A foundation of each theory differs; yet, they are concerned with productivity and effectiveness increment. Scientific management approach was founded when Taylor started scrutinizing human work in 1885, when he was operating as a chief engineer at Midvale Steel Works. He looked at personal work of the employees and identified each task and workers’ movements that were involved into coming up with the optimum time that is needed to finish a job. The information he got was used by the managers in order to determine whether workers were working efficiently or not, and if there was a chance of increasing their productivity (Crainer, Hamel, 1997). Later on, scientific management advanced, when Taylor conducted experiments on pig iron. His observation of Iron experiment reduced costs by bringing into a system the rate, which was implemented by the Bethlehem Iron Company. After the two-years-period the productivity of the Bethlehem Iron Company hit 200%. Franfkly, a scientific approach is based on the experiment on pig iron, and they give useful lessons to the researchers of management. Contingency management theory is based on the restrictions in an organization that affect decisions in that environment. The approach emphasizes that effective organizing, leading, planning, and controlling must be made in a way that they fit that particular organization (Robbins, Bergman, Coulter, 2003). Managers must understand and interpret situational contingencies in their organization before engaging in any decision-making processes and carrying out corresponding activities. The foundation of the two approaches shows different techniques of management; however, they are both looking at an effective management.
Both contingency and scientific approaches have precise views on the role of the employees within their organization. The scientific method identifies that there is a particular suitability of particular people in a profession; yet, it pays no attention to the fact that management is identical to the economic suggestions and interests of the workers (Barnett, Hofler, 2006). Situation approach highlights an interaction and empowerment of the organization’s employees. Scientific method sees workers as uniform “machines”, who can be made to work efficiently by getting rid of wasted or unnecessary effort. It has no room for personal initiative or imagination, because workers are viewed as mechanical labor, who can achieve a particular result. This approach is not efficient, because employees worked harder and harder every time and were eventually becoming discontented with the working set due to the fact that their wishes were not taken into account and the management was unappreciative to the social framework of workers. In contrast to these, the contingency approach takes into account and consideration the needs of employees, and they are viewed as similar contingency variables.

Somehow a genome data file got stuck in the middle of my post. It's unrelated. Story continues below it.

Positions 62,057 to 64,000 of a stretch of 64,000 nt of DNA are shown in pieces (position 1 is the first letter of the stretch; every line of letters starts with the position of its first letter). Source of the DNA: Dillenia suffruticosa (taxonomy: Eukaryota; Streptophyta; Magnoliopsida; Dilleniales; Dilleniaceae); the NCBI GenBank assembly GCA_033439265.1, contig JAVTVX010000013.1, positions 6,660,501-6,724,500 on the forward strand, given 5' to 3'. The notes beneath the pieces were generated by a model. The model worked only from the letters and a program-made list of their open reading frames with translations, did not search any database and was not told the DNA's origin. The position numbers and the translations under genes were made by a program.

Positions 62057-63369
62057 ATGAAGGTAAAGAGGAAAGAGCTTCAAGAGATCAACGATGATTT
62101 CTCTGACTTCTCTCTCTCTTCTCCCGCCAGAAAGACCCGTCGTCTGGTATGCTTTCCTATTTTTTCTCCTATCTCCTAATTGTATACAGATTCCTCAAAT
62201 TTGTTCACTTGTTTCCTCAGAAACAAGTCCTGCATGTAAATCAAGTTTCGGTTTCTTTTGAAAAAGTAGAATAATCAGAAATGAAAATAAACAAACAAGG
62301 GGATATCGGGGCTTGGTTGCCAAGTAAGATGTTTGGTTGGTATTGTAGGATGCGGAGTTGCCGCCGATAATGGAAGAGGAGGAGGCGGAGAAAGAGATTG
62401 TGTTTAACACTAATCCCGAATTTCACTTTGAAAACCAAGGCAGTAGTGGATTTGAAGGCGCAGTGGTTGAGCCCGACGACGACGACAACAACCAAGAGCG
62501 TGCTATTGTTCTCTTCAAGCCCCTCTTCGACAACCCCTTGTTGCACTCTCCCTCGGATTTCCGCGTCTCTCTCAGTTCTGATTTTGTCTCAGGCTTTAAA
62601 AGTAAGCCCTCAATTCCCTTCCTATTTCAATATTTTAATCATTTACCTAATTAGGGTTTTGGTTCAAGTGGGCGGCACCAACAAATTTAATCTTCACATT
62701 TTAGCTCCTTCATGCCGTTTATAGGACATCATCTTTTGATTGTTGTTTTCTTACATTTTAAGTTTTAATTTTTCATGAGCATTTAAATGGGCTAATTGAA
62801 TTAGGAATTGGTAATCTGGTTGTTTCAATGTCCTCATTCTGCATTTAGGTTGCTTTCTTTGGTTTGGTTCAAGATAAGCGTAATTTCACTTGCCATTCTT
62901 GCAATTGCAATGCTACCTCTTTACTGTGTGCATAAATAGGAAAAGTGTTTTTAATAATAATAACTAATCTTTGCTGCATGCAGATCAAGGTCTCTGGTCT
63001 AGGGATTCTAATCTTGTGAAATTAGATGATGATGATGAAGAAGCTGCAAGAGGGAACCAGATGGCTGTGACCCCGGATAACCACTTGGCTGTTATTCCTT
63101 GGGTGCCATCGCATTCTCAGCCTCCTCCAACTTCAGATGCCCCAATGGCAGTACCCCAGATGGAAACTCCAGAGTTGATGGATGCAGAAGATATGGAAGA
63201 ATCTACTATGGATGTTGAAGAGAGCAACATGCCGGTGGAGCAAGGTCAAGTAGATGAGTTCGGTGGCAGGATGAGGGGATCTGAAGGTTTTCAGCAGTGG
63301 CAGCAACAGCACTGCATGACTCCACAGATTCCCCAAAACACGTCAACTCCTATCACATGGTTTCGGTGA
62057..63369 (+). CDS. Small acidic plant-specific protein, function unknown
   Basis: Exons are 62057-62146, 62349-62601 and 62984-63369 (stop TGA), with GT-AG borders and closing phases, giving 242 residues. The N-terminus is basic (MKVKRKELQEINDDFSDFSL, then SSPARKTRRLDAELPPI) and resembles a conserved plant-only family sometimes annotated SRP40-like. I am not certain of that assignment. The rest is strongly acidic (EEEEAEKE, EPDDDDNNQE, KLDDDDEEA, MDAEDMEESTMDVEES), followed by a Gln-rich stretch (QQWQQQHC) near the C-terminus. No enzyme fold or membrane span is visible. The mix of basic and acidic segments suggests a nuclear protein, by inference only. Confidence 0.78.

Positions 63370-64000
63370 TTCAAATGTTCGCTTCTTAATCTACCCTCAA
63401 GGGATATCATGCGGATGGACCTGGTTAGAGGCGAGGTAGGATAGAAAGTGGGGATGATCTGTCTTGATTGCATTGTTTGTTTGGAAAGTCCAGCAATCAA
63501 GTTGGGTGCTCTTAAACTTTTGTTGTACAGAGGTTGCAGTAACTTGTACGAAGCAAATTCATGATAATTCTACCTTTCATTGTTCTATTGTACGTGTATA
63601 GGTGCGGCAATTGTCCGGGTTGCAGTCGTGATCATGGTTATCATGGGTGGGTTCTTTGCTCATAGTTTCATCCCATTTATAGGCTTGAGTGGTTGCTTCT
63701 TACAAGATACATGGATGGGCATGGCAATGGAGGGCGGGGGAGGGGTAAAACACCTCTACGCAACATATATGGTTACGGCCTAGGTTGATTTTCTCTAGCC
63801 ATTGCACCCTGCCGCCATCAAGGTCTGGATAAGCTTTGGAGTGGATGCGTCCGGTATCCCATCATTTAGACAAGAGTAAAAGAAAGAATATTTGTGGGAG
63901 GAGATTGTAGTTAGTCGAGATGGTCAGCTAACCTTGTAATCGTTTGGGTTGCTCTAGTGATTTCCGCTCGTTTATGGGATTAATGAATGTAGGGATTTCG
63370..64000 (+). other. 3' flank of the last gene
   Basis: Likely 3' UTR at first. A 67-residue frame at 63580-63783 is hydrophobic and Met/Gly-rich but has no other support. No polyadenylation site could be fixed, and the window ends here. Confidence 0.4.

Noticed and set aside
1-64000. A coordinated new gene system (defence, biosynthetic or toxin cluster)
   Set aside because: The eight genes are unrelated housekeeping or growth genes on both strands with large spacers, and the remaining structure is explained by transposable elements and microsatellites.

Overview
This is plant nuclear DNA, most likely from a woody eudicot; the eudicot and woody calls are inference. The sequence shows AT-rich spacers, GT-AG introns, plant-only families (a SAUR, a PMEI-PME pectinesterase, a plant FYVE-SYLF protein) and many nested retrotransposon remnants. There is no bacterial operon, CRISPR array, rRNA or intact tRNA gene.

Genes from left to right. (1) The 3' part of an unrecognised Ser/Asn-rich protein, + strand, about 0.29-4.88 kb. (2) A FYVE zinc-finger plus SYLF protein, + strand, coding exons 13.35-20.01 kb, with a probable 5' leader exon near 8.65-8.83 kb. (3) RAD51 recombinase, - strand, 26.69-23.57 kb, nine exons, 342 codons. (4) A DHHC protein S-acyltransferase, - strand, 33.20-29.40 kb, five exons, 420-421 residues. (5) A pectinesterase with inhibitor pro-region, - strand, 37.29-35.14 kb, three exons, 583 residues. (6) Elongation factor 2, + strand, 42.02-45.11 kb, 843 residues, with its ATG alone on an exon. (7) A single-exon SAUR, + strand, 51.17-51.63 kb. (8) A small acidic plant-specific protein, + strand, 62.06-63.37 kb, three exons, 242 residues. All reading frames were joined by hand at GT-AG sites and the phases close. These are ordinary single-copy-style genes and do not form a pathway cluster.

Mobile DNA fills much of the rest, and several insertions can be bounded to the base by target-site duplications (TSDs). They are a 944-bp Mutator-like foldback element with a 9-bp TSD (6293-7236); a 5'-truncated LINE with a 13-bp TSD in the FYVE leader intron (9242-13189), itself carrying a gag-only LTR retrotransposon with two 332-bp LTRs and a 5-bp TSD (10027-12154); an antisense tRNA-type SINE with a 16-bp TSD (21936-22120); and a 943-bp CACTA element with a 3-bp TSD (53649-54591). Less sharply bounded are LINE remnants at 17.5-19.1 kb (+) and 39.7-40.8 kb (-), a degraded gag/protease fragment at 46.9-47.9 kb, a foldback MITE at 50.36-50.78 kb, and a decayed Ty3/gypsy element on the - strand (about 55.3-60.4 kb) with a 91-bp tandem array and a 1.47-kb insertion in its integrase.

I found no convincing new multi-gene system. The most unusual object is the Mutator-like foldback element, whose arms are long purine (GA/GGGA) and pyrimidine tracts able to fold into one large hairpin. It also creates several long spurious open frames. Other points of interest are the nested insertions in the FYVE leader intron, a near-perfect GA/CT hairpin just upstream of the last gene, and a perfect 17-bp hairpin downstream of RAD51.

Contingency and scientific management approaches are diverse with regard to productivity perspective, employees, organizations, and the ways goals of an organization are attained. However, both theories are highly concerned with similar concept; they aim at attaining effectiveness and efficiency while maintaining stipulated goals of the organization. Current society and organizations prefer to use contingency theory over scientific theory due to the various factor of contingency variables, which are flexible and influentive on the performance of organization. However, both methods are relevant and valid to the theory of management and practice.